Masturbation in Early Childhood

This article is in response to several requests. To write it I had to rely a good deal on experience and reason – it was fascinating for me to discover what a paucity of medical/psychological literature actually exists on the subject. For example, the widely used “standard” text Developmental-Behavioral Pediatrics by Levine, Carey, and Crocker devotes less than one of it’s 789 pages to a discussion of childhood masturbation! Just like the rest of society, it seems we professionals remain somewhat embarrassed to write or talk about this topic no matter how sure we are that it’s “normal”.

And it is normal. Physiologic signs of sexual arousal occur in all children from very early infancy onward. This arousal can happen randomly, in response to physical stimulation, or during the dream phase of sleep. There is evidence that even very young infants find the physical sensation of sexual arousal emotionally pleasurable, and most children will learn how to create this feeling in themselves by the preschool years. Indeed, by the age of 5 or 6 repeated, systematic, intentional masturbation is almost universal! There is some debate over HOW children learn to masturbate. Some think it is initially an accidental or random phenomenon – as the young child explores their own body they by chance discover that touching certain areas feels better than touching others, so they are motivated to touch those places again. Others feel this discovery is more likely related to some discomfort in the genital area which draws the child’s attention – such as a diaper rash. It really doesn’t matter how it gets started however – once begun, the behavior perpetuates itself.

There is nothing inherently harmful to the child about masturbation itself. It neither causes nor is a sign of any physical or emotional problems whatsoever. The best evidence for this comes from cross-cultural studies which have looked at masturbation and other aspects of sexual development in societies where both adult sexual activity and masturbation are more accepted and “public” than in our own. In these places children are routinely witness to normal adult sexual behaviors, and they in turn they do indeed masturbate more, earlier, and incorporate sexual themes into much of their play among each other as well. It turns out that, if anything, these cultures have lower rates of sexual dysfunction, of deviant sexual behaviors, and family disruption than we do here in western cultures. There are, however, three issues related to masturbation that parents should be aware of and think about: The first is how their own reaction to the discovery of a child’s masturbation may affect the child. The second is how masturbation fits into their larger job of teaching children socially appropriate behavior. The third is the need for sensitivity towards what the meaning of the masturbation is to the child, and to what that in turn might signify regarding the normalcy of the child’s other sexual experiences and ideas.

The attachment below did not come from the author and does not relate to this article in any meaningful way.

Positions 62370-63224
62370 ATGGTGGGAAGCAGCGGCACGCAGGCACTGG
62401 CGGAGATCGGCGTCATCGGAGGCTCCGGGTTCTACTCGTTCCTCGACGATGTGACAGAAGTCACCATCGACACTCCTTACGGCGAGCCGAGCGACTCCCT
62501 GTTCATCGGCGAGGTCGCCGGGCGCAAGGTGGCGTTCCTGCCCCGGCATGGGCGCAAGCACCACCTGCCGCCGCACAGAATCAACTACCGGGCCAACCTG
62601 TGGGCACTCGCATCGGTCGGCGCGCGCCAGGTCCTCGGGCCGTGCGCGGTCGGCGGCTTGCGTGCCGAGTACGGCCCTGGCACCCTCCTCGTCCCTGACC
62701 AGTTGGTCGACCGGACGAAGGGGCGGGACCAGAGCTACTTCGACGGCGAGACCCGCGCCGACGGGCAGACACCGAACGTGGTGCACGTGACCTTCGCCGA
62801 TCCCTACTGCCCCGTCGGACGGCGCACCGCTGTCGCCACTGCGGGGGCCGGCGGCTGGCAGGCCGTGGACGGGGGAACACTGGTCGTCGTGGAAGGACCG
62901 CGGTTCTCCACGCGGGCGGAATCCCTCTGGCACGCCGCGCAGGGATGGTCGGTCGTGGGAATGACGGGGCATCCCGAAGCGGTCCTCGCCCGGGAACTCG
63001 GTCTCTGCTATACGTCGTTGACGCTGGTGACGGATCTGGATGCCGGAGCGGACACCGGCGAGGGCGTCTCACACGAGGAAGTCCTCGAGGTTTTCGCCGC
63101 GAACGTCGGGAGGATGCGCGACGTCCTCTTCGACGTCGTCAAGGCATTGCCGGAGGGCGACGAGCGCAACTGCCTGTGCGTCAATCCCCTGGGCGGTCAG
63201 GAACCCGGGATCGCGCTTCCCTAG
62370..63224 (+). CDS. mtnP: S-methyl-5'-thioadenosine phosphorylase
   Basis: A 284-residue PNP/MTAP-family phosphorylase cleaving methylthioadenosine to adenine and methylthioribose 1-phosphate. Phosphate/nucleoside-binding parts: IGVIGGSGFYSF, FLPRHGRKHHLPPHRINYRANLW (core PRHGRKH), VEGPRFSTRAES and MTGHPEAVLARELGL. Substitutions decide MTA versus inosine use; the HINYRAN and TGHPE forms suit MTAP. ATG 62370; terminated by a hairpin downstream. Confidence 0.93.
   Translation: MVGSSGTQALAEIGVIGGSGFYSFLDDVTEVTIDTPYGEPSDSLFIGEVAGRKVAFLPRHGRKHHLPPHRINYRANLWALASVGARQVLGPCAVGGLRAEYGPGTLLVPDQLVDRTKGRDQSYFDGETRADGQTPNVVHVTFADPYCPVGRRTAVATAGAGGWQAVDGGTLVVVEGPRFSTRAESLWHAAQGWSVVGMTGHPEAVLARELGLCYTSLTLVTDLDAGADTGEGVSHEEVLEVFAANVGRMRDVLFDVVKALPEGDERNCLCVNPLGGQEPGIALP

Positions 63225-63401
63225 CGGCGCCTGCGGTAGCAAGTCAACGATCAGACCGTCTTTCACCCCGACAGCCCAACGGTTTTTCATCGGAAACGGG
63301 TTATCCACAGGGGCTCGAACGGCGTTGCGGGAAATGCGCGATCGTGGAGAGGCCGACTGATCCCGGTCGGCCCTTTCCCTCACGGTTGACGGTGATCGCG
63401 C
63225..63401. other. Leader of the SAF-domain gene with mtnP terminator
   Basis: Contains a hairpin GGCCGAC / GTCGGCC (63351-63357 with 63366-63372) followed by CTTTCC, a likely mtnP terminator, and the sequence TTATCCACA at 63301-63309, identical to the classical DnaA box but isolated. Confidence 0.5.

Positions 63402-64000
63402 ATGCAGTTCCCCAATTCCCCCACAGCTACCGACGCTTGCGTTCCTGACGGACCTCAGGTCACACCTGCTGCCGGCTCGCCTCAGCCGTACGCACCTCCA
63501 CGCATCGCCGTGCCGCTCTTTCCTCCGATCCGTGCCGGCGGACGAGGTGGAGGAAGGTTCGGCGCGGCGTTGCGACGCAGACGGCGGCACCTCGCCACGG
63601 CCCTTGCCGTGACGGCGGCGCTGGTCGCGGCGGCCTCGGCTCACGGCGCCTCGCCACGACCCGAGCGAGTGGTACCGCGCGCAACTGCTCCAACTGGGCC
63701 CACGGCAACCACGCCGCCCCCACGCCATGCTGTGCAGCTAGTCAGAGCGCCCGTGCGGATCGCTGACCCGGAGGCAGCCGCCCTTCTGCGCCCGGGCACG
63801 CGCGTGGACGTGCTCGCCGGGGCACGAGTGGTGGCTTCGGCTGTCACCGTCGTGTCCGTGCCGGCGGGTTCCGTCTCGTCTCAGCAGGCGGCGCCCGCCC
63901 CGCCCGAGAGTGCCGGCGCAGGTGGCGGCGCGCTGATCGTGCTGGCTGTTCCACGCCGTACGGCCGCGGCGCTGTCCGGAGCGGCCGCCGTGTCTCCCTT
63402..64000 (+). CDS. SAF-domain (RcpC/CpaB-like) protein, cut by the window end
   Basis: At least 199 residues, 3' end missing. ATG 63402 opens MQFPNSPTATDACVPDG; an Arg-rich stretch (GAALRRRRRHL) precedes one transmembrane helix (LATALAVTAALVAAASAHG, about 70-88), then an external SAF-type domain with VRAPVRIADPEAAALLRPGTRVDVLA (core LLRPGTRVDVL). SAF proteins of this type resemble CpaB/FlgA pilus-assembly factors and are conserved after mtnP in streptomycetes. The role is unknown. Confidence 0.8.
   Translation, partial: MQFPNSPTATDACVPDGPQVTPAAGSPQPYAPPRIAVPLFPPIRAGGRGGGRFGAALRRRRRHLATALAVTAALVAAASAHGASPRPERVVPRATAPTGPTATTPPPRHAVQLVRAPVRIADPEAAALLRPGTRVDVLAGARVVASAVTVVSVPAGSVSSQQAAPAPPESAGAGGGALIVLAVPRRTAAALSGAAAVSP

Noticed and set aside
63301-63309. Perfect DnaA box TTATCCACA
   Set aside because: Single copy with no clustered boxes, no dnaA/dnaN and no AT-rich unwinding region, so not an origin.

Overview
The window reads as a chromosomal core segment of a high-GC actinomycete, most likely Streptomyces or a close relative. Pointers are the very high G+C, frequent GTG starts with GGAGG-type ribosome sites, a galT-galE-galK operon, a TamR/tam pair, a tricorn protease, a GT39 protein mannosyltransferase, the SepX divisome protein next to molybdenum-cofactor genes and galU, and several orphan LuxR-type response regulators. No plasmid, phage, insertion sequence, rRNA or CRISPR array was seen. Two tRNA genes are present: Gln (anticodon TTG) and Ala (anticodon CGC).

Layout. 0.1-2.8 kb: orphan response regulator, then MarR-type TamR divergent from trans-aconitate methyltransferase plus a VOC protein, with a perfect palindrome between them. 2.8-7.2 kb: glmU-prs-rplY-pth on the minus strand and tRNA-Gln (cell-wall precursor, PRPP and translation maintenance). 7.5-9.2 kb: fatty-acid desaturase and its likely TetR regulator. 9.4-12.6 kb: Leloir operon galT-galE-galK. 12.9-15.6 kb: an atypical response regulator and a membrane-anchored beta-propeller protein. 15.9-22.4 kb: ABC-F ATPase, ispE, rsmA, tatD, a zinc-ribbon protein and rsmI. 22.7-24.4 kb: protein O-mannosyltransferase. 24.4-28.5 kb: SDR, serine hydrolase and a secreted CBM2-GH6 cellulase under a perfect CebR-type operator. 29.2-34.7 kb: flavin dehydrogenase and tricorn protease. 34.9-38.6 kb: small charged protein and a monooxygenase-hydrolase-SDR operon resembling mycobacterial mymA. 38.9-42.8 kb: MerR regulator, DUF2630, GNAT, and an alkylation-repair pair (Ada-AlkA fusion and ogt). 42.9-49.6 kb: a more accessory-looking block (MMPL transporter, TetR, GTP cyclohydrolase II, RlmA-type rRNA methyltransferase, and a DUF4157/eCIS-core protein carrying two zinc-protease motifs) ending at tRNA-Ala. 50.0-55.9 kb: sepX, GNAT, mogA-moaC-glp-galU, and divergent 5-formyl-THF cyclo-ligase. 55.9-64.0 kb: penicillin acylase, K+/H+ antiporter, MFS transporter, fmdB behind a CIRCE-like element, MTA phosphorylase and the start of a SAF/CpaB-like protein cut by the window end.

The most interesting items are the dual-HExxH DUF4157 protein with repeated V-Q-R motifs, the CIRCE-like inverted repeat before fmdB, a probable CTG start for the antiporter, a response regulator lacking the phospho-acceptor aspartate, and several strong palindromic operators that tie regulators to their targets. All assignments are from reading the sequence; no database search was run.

It is important for a parent not to overreact to masturbation (or, for that matter other normal early sexual experimentation’s such as when two preschoolers decide to “play doctor”). If a child is “caught in the act”, it is best to provide reassurance, and avoid saying anything which might provoke guilt or fear. The “repression” of masturbation – either overtly through disciplining and punishments, or more subtly through parental disapproval – can lead to harmful effects on the child’s self esteem, body image, and later development of sexual identity.

On the other hand, it is appropriate and necessary for the child’s sake to teach them not to masturbate in public for the simple reason that we live in a society where this is not accepted. Teaching this can be part of a larger set of lessons regarding one’s body being a private thing – there are certain things we don’t do except in private, there are things others should not do to you, there are things which no one should be made to do against their wishes, etc. Thus, when you “catch” your child masturbating in an inappropriate place it is probably best to gently and calmly ask them to do that in a more private area. If this becomes a repeated problem it may require further discipline BUT remember to keep that discipline closely focused on where he or she was masturbating rather than the activity itself.